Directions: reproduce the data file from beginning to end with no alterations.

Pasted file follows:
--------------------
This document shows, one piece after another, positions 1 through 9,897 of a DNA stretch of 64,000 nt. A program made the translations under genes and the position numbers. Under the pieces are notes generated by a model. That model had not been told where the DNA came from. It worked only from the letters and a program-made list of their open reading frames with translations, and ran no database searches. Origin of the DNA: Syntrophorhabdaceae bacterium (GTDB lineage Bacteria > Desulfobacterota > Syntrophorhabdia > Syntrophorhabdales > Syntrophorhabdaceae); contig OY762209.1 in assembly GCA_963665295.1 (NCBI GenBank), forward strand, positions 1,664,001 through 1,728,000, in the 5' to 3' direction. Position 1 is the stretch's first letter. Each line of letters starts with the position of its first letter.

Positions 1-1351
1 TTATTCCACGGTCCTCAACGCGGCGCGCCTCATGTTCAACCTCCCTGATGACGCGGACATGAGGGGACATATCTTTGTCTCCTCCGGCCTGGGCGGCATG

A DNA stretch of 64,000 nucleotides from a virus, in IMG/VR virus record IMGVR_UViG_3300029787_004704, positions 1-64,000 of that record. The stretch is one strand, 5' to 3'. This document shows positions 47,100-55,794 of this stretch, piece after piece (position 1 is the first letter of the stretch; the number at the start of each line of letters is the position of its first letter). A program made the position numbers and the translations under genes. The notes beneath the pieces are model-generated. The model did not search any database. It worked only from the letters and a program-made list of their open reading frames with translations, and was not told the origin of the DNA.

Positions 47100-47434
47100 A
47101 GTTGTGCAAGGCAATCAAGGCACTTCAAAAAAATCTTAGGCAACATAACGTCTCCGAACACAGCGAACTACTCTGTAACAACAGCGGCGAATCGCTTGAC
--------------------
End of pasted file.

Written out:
This document shows, one piece after another, positions 1 through 9,897 of a DNA stretch of 64,000 nt. A program made the translations under genes and the position numbers. Under the pieces are notes generated by a model. That model had not been told where the DNA came from. It worked only from the letters and a program-made list of their open reading frames with translations, and ran no database searches. Origin of the DNA: Syntrophorhabdaceae bacterium (GTDB lineage Bacteria > Desulfobacterota > Syntrophorhabdia > Syntrophorhabdales > Syntrophorhabdaceae); contig OY762209.1 in assembly GCA_963665295.1 (NCBI GenBank), forward strand, positions 1,664,001 through 1,728,000, in the 5' to 3' direction. Position 1 is the stretch's first letter. Each line of letters starts with the position of its first letter.

Positions 1-1351
1 TTATTCCACGGTCCTCAACGCGGCGCGCCTCATGTTCAACCTCCCTGATGACGCGGACATGAGGGGACATATCTTTGTCTCCTCCGGCCTGGGCGGCATG

A DNA stretch of 64,000 nucleotides from a virus, in IMG/VR virus record IMGVR_UViG_3300029787_004704, positions 1-64,000 of that record. The stretch is one strand, 5' to 3'. This document shows positions 47,100-55,794 of this stretch, piece after piece (position 1 is the first letter of the stretch; the number at the start of each line of letters is the position of its first letter). A program made the position numbers and the translations under genes. The notes beneath the pieces are model-generated. The model did not search any database. It worked only from the letters and a program-made list of their open reading frames with translations, and was not told the origin of the DNA.

Positions 47100-47434
47100 A
47101 GTTGTGCAAGGCAATCAAGGCACTTCAAAAAAATCTTAGGCAACATAACGTCTCCGAACACAGCGAACTACTCTGTAACAACAGCGGCGAATCGCTTGAC